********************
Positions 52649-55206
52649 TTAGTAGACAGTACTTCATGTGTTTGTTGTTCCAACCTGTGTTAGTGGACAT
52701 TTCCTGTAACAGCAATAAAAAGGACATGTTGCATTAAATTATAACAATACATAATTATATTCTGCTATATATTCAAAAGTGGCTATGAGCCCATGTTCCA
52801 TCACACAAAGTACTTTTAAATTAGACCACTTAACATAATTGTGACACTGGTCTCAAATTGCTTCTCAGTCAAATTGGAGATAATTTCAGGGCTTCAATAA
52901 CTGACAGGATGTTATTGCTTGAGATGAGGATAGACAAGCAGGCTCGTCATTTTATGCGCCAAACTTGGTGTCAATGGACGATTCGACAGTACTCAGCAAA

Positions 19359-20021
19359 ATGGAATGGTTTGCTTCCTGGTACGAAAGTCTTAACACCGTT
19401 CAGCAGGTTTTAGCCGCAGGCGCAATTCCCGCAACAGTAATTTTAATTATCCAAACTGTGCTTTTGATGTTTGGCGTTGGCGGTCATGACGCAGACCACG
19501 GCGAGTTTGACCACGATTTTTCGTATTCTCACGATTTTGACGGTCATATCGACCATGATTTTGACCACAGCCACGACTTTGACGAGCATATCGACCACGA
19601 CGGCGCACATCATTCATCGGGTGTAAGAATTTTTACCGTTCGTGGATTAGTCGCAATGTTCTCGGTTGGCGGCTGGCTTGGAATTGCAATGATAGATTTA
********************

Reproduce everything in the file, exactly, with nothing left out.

Positions 52649-55206
52649 TTAGTAGACAGTACTTCATGTGTTTGTTGTTCCAACCTGTGTTAGTGGACAT
52701 TTCCTGTAACAGCAATAAAAAGGACATGTTGCATTAAATTATAACAATACATAATTATATTCTGCTATATATTCAAAAGTGGCTATGAGCCCATGTTCCA
52801 TCACACAAAGTACTTTTAAATTAGACCACTTAACATAATTGTGACACTGGTCTCAAATTGCTTCTCAGTCAAATTGGAGATAATTTCAGGGCTTCAATAA
52901 CTGACAGGATGTTATTGCTTGAGATGAGGATAGACAAGCAGGCTCGTCATTTTATGCGCCAAACTTGGTGTCAATGGACGATTCGACAGTACTCAGCAAA

Positions 19359-20021
19359 ATGGAATGGTTTGCTTCCTGGTACGAAAGTCTTAACACCGTT
19401 CAGCAGGTTTTAGCCGCAGGCGCAATTCCCGCAACAGTAATTTTAATTATCCAAACTGTGCTTTTGATGTTTGGCGTTGGCGGTCATGACGCAGACCACG
19501 GCGAGTTTGACCACGATTTTTCGTATTCTCACGATTTTGACGGTCATATCGACCATGATTTTGACCACAGCCACGACTTTGACGAGCATATCGACCACGA
19601 CGGCGCACATCATTCATCGGGTGTAAGAATTTTTACCGTTCGTGGATTAGTCGCAATGTTCTCGGTTGGCGGCTGGCTTGGAATTGCAATGATAGATTTA